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John Simkin

George Bush and the US Economy

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One reason George Bush should be removed from office is his appalling record on the economy.

(1) This is the first time since the early 1930s that there has been a net loss of jobs over the span of a presidential administration.

(2) Clinton left a huge budget surplus (2% of GDP). Bush has converted this into a deficit of 5%.

(3) The average American family is worse off than three and a half years ago. Median income has fallen by over $1,500 in real terms.

(4) 45 million Americans have no health insurance (up by 5.2 million since 2000).

(5) National debt has risen sharply under Bush. This has forced Bush to borrow almost $2bn a day from abroad.

As a result ten American Nobel prize winners in economics have sent an open letter to the public.

“President Bush and his administration have embarked on a reckless and extreme course that endangers the long-term economic health of our nation ... The differences between President Bush and John Kerry with respect to leadership on the economy are wider than in any other presidential election in our experience. President Bush believes that tax cuts benefiting the most wealthy Americans are the answer to almost every economic problem."

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Their is something sinister about the intersection of our national politics and our tax policy.

Politicians must stand for tax cuts and for adding programs. It seems to appeal so strongly to the American belief in the win-win scenario.

Although the Bush administration claims to have a plan to improve the American economy, it is designed to help capital and it operates directly at the expense of the working class. 80% of Americans pay more in payroll taxes than in income taxes.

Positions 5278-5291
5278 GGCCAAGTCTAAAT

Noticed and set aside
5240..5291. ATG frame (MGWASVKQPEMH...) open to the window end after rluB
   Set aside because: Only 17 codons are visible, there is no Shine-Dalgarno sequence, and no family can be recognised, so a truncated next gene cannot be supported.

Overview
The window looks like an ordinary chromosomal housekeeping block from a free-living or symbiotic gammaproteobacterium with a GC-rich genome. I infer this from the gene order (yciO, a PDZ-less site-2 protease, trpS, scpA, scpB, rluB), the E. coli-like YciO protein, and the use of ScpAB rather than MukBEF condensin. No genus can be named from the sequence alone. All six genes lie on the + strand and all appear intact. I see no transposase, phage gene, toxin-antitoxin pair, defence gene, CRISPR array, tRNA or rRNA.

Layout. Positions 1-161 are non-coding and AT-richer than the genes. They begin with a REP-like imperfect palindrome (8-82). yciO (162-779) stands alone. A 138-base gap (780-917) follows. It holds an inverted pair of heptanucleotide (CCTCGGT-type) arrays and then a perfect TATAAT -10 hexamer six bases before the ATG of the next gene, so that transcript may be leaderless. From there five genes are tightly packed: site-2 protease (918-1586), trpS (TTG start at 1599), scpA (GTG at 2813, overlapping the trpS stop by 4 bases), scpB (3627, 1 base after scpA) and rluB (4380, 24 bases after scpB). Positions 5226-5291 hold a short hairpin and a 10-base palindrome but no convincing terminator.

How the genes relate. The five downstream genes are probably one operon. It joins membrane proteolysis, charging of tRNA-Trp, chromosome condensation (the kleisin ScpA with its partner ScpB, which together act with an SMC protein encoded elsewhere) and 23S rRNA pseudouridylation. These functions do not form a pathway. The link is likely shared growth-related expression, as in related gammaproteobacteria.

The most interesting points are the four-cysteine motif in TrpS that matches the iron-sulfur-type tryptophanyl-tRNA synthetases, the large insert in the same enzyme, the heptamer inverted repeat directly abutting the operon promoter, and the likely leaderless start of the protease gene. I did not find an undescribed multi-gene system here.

After the election the majority of Bush's economic "stimulus" plan will kick in and these will be the programs that provide tax benefits for the top .5% of Americans. Yet in the previous thirty years, while the bottom 95% percent of Americans (research David Cay Johnston for this) have experienced a negligible growth in their real income, the top .5% percent has grown tremendously.

It frightens me how many parallels our econmy shows to the economy of the 1920s.

Somehow, Bush's opposition can't make a strong advantage out of the fact that present policy will strongly tax the next generation both with debt and with already spent Social Security surplus that will be needed after 2008 as the baby boom explodes into the system of retirement benefits.

Here is a quote from those 10 nobel prize winners

Increased borrowing from abroad – now almost five percent of our GDP – leaves our country, our economy and global stability increasingly vulnerable to changes in sentiments of foreign, or even domestic, investors. At the same time, his policies have exacerbated income inequality, failed to address the real wage declines and rising health care costs beleaguering American families, and ignored the need for critical investments to spur long-term growth.

link--scroll down

Edited by Raymond Blair

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